Russia Renews Threat Against Missile Sites

Russia's Foreign Minister Sergey Lavrov, center, looks on while attending a joint news conference with his counterparts from the two breakaway Georgian provinces, South Ossetia's Murat Dzhioyev, right, and Abkhazia's Sergei Shamba, left, in Moscow, Sept 9, 2008.
AP Photo/Mikhail Metzel
The commander of Russia's strategic missile forces repeated warnings Wednesday that Russian ballistic rockets could be aimed at U.S. missile defenses in Europe if the system is ever built, news agencies reported.

Col. Gen. Nikolai Solovtsov spoke a day before Russia's foreign minister visits Poland, which has agreed to allow U.S. missile interceptors on its territory.

"I cannot rule out that, in case the top military-political leadership makes such a decision, both the missile defense facilities in Poland and the Czech Republic and other similar facilities in the future could be designated as targets for our ICBMs," Solovtsov was quoted by ITAR-Tass and Interfax as saying.

Poland and the United States reached a deal last month on building the site for 10 U.S. missile interceptors by 2012. Observers said the conclusion of the deal, clinched after months of protracted negotiations, was prompted by Russia's war last month with Georgia, which had alarmed former Soviet bloc countries and others neighboring Russia.

The United States has said the defenses are meant to protect Europe and America from attacks from Iran.

A Georgian police officer was killed by gunfire Wednesday that came from the direction of a Russian checkpoint near separatist South Ossetia, Interior Ministry officials said.

It was not immediately clear who opened fire, but the shooting appeared certain to add to high tensions between Georgia and Moscow, whose forces continue to occupy its neighbor's territory in the wake of last month's five-day war.

The policeman, who was at a Georgian checkpoint about half a mile from the Russian post, died in hospital, Interior Ministry official Shota Utiashvili said. The Georgians did not return fire, he said.

Georgia's private Rustavi-2 television reported that Russian officers at the checkpoint at Karaleti, on the main road leading to the Russian-backed separatist province of South Ossetia, said they did not fire. The report suggested, without citing sources, that South Ossetian gunmen might have been the source of the gunfire.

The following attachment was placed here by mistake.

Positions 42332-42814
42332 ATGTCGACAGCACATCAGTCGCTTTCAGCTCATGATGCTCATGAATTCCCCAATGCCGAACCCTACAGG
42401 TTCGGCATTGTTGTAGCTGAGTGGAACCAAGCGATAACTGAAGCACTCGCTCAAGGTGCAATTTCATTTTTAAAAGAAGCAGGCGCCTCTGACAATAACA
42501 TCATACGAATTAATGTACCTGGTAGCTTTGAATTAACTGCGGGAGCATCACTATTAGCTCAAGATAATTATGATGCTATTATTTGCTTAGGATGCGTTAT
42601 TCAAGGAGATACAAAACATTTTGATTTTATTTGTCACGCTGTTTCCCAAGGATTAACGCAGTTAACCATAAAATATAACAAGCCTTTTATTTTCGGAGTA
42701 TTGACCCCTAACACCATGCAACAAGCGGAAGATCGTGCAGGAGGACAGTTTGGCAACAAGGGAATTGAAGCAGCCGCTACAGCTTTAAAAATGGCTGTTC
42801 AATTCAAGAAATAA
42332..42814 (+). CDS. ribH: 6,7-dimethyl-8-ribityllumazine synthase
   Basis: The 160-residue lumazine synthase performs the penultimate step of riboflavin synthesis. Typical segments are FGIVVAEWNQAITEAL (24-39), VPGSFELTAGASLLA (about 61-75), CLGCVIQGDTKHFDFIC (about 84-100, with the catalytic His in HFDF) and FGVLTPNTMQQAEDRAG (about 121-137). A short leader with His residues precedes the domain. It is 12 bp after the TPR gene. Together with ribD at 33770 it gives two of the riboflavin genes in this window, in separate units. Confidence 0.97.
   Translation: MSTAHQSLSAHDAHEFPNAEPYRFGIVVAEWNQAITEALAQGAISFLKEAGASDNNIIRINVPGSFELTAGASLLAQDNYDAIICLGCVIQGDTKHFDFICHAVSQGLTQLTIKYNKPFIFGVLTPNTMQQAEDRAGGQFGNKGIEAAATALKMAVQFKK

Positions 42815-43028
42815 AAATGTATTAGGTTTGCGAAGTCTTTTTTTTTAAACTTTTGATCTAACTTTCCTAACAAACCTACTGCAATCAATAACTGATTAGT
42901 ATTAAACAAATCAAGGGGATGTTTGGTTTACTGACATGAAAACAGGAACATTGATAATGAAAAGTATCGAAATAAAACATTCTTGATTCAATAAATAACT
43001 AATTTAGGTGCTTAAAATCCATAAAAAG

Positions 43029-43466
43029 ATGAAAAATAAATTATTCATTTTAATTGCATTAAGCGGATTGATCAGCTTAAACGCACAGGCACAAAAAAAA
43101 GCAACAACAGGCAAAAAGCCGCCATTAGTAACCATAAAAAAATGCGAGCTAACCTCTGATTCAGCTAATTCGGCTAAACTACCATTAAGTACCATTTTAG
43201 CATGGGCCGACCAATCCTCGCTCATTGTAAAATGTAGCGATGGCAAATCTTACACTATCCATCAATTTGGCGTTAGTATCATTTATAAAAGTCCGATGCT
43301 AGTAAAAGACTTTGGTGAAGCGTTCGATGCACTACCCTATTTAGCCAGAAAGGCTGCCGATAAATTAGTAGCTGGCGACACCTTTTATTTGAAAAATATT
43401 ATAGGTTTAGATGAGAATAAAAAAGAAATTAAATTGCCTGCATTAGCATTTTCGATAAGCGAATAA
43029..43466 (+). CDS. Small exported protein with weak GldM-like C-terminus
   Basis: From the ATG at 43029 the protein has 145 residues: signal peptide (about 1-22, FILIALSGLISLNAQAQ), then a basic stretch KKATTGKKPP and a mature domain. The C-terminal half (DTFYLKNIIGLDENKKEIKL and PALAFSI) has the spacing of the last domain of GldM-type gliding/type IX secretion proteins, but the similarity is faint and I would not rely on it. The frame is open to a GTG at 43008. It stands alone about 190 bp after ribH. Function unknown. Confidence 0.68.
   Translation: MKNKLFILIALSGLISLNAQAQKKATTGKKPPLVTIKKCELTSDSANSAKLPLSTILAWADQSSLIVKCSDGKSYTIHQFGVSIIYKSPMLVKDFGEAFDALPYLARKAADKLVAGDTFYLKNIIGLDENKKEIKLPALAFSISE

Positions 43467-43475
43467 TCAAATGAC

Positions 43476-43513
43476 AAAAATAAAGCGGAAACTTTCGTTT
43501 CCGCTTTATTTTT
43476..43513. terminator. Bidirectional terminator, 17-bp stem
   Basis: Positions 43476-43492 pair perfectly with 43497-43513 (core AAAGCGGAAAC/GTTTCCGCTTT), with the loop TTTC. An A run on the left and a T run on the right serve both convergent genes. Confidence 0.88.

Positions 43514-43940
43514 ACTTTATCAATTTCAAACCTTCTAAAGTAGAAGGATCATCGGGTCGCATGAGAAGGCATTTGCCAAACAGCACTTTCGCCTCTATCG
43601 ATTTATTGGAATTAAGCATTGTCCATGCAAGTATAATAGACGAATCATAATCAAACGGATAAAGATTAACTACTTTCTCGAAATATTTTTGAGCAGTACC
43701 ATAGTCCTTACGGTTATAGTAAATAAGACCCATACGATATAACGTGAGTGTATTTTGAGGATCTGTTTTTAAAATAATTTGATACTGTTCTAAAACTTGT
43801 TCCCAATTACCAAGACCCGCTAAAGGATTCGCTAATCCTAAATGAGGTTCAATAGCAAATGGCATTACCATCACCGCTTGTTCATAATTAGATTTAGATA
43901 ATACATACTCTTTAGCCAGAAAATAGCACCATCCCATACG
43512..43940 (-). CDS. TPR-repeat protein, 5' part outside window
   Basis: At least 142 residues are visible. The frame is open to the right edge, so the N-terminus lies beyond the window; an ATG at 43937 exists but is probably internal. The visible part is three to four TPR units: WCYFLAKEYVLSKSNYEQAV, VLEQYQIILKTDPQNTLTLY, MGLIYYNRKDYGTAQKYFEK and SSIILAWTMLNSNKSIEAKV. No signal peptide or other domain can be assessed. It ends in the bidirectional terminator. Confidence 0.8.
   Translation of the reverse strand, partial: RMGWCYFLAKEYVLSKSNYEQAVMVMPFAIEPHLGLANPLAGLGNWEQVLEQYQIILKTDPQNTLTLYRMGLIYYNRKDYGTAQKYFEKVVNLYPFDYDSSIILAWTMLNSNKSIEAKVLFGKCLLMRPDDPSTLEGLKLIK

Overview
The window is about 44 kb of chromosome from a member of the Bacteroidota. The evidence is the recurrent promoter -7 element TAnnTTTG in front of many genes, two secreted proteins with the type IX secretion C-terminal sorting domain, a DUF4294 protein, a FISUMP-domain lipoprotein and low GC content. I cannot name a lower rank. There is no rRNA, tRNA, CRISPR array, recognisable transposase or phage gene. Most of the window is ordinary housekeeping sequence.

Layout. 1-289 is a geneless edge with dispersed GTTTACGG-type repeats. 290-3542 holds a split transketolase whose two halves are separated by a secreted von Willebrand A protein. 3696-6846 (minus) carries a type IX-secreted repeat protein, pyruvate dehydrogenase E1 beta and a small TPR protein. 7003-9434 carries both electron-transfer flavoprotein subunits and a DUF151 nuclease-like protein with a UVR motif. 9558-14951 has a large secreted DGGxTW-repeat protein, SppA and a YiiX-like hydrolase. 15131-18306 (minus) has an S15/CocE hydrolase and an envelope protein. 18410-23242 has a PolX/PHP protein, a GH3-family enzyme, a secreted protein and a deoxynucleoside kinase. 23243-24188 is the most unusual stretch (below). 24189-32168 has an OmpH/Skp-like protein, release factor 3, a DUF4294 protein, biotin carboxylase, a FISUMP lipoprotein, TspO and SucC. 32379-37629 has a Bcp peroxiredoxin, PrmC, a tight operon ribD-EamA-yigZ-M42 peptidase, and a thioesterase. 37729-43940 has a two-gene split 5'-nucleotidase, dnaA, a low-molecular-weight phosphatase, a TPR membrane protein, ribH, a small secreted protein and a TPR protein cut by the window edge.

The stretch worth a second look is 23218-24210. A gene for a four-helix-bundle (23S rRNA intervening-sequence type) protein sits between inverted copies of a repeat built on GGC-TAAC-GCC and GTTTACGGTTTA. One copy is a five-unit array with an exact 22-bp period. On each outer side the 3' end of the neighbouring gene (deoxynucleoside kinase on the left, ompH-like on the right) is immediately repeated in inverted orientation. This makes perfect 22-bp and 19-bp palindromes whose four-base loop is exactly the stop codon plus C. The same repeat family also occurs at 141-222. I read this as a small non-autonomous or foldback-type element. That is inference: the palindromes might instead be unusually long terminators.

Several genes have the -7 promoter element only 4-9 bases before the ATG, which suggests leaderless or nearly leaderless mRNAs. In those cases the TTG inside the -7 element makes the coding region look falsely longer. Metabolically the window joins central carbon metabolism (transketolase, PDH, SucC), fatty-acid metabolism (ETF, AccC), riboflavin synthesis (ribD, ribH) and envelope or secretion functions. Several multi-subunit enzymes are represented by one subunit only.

Russian officials have said repeatedly that they consider the U.S. missile defense site a threat and have threatened to attack Poland - a NATO member - possibly even with nuclear weapons.

"These 10 interceptor missiles cannot significantly devalue (Russia's) attack potential, although this will certainly make some negative effect on it. But the point is that the United States doesn't want to take on any legal obligations but is only asserting verbally: we aren't threatening you," Solovtsov was quoted by Interfax as saying.

"They already promised in words when they unified Germany that not a single NATO soldier would be there. And where are they now?" he was quoted as saying.

Foreign Minister Sergey Lavrov was to go to Poland on Wednesday for talks with Polish Prime Minister Donald Tusk and others.

In an interview published Wednesday in the Polska daily, Lavrov said Washington had destabilized the military balance between Russia and the United States and he said Poland, and its decision to host missile defense, had become "an element of a very dangerous game."

"This means that Poland took revenge on us for having defended the Ossetians," he was quoted as saying. "This was a mean action and a political mistake."

"Unfortunately, the Europeans are following voices from outside the continent and are pursuing a policy that is in conflict with European mentality. That's a shame," he said.